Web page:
In 2016, more than half of the world’s 7.4 billion people lived in urban areas, according to the U.S. Census Bureau. By 2030, 1 in 3 people will live in cities, a 2016 United Nations report says.
Developing Brownfield sites in cities offers a promising solution. According to Wikipedia, “Brownfield land is an Anglo-American term used in urban planning to describe, in Western Europe, any previously developed land that is not currently in use, whether contaminated or not”.
By transforming unused industrial locations (Brownfield sites), ranging from former shipyards to abandoned smelting facilities, project teams can help deliver thriving new mixed-use neighborhoods with condos, retail, office space and community gardens. Breathing new life into plots with checkered pasts helps cities meet growing housing demands—without sacrificing precious green spaces.
Lets see what are the Threats of these projects: Brownfield redevelopment projects often require teams to grapple with a variety of risks related to environmental remediation, regulatory requirements and varied stakeholder groups. Those groups include government agencies and an array of contractors— each responsible for a different aspect of the project. However, these redevelopment projects often come with controversy. Brownfield sites can be tainted with toxins left by their former owners, which can make transformations a risky endeavor. If the contamination isn’t well understood, skyrocketing remediation costs can explode project budgets. And if the community isn’t convinced that the cleanup will get the job done, protests can delay or doom development.
On the other hand there are a number of Opportunities focused on the benefits Brownfield projects and tese opportunities ultimately will deliver—things like revenues, jobs, new property taxes and blight elimination. For instance, abandoned industrial sites might already have power, water and other urban infrastructure systems in place, which cuts projects costs. Plus, planning commissions are often eager to support projects that will reduce blight and generate new tax revenues.
A very crusial element in Brownfield projects is the management/engagement of key stakeholders—such as the municipality, environmental regulators and community groups—to make sure everyone is aligned on the project’s goals and final deliverables. Keeping Brownfield redevelopment projects on track requires creating a clear multi-stakeholder communication and implementation plan from the start. Communicating the positive benefits the project will deliver to the community can help bolster public support.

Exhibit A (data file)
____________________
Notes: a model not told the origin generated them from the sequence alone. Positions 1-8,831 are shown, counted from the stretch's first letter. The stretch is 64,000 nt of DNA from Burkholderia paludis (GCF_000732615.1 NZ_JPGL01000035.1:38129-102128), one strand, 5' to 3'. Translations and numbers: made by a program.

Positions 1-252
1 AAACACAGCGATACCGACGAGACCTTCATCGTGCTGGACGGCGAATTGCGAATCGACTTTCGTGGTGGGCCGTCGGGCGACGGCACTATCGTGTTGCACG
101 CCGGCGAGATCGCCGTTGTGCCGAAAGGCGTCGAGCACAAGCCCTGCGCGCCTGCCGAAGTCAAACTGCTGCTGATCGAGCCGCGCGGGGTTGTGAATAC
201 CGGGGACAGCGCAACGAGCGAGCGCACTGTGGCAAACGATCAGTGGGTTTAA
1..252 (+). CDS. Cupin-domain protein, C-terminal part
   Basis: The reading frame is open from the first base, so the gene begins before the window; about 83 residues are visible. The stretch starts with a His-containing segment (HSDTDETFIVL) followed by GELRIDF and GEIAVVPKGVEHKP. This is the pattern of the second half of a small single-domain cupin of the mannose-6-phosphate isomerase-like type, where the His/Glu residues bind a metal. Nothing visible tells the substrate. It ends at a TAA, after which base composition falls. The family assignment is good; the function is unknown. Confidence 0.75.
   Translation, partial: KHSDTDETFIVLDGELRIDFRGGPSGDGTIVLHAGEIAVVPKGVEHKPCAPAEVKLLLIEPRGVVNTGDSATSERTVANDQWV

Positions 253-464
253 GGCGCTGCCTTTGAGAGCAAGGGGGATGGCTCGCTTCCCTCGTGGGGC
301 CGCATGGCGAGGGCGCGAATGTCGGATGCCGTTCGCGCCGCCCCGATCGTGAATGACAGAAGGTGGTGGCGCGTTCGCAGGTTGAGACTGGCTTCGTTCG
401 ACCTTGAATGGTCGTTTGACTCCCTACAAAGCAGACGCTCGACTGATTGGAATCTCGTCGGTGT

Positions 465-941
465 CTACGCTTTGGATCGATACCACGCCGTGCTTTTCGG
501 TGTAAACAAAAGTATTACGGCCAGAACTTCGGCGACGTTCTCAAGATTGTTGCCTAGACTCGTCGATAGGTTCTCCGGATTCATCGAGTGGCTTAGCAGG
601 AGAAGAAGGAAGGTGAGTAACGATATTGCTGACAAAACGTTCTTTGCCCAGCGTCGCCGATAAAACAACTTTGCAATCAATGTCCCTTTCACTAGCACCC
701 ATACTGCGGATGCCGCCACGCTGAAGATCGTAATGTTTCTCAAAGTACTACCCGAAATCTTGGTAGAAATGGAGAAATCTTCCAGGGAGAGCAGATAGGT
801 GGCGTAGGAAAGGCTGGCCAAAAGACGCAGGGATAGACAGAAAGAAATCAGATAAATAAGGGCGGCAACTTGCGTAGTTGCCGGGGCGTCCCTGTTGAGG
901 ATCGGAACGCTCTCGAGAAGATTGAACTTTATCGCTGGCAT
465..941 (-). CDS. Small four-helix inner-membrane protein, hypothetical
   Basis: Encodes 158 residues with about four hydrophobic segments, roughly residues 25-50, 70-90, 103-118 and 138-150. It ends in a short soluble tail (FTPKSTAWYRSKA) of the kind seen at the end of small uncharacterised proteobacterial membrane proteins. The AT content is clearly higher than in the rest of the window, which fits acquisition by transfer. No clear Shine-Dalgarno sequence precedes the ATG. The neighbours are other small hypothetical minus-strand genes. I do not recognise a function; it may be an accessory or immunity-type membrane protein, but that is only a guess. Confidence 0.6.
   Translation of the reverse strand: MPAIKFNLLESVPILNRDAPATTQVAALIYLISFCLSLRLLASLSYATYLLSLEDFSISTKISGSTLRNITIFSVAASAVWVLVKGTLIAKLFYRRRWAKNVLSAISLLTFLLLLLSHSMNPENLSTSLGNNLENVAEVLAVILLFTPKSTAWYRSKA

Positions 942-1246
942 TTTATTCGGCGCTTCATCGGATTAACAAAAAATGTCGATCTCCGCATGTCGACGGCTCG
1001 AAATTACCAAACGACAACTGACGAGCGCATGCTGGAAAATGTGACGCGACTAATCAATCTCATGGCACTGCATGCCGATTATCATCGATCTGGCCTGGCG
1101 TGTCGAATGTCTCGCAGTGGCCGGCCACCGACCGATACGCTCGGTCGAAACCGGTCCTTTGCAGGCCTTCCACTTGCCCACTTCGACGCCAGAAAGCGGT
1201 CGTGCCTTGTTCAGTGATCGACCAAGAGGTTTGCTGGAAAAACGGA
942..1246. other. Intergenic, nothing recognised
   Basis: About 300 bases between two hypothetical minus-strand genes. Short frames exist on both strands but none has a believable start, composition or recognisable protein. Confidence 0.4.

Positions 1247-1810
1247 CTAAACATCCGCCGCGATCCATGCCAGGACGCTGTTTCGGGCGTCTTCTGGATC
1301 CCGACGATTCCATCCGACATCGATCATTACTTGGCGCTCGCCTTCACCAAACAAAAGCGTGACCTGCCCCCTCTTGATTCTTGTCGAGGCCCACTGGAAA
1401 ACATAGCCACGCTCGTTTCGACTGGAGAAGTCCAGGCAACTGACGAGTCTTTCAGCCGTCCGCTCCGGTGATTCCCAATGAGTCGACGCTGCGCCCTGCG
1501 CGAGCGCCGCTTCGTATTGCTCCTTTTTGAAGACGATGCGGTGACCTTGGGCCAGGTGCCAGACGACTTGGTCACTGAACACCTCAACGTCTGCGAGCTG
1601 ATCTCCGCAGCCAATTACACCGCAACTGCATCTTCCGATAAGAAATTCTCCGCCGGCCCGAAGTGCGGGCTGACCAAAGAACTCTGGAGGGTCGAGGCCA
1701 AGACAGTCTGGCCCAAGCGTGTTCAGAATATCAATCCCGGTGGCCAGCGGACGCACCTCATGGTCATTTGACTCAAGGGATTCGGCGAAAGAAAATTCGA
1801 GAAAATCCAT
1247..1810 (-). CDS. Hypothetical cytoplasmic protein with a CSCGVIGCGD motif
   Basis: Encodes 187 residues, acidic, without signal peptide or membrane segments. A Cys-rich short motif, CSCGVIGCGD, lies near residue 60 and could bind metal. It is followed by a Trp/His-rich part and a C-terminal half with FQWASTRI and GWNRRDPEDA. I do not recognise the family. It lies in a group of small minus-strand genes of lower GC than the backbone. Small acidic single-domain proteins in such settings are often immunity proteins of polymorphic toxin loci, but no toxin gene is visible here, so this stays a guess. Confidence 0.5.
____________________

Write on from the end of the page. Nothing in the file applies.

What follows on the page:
Below, you can read a number of Case Studies regarding Brownfield sites projects:
Case study 1: Barangaroo Delivery Authority project
Barangaroo Delivery Authority in Sydney, Australia. The Authority is leading a AU$6 billion, 22-hectare (54-acre) project to transform a former container wharf into a commercial, residential, retail and recreation destination on Sydney’s waterfront. The Barangaroo site was previously home to various industrial facilities, and part of the
site contains contaminants, such as coal tar and asbestos, that need to be removed.
These types of health and safety issues can create public concern, but Mr. Greenrod and his team have won over neighbors and other stakeholders by showcasing how cleanup of the site will benefit future generations. For example, Barangaroo aims to be the first urban community of its size to be “climate positive”—meaning it has no net greenhouse
gas emissions associated with energy, waste and transportation.
“Our project plan includes goals to be carbon neutral, water positive, generate zero waste and enhance the well-being of the community,” Mr. Greenrod says.
Read more in:
Case study 2: Battersea Power Station in London (pdf file)
The Battersea Power Station is a London landmark. Resting on the banks of the River Thames, the 80-year-old, decommissioned coal plant is one of the largest brick buildings in the world. The 42-acre (17-hectare) site in southwest London, England has been abandoned since 1983—and it’s crumbling. Massive concrete towers are rotting from years of corrosive coal smoke and need to be completely rebuilt. The brick and steel structure needs significant repairs. But given the building’s status as a historic world monument, it can’t be demolished. “It is an expensive beast to refurbish. Previous
developers didn’t have the land mass to make the project cost feasible,” says Mike Grice, the Londonbased chief construction officer of Battersea Power Station Development Company.
Read more in: Battersea Power Station in London
Case study 3: Riverline Development project in Chicago, Illinois (pdf file)
A prime chunk of the east bank of the Chicago River, in downtown Chicago, Illinois, USA, has long sat undeveloped, overgrown and littered with garbage. But soon all that will change. The US$1.5 billion Riverline development project promises to transform this
lucrative stretch of land—and could fundamentally change the way the city engages with the river. “Addressing unique site conditions, such as part of the site having historically been where the Chicago River flowed, required upfront testing and careful oversight and coordination with the City of Chicago and regulatory authorities,” Mr. Weeks says. “This is where a lot of preparation and perhaps a bit of luck become important.”
Read more in: Riverline Development project in Chicago
Also, below are some similar Future Projects at the stages of Identify Stakeholders and Development of Risk management Plan
Read: Future Projects
References: PM Network magazine, March 2017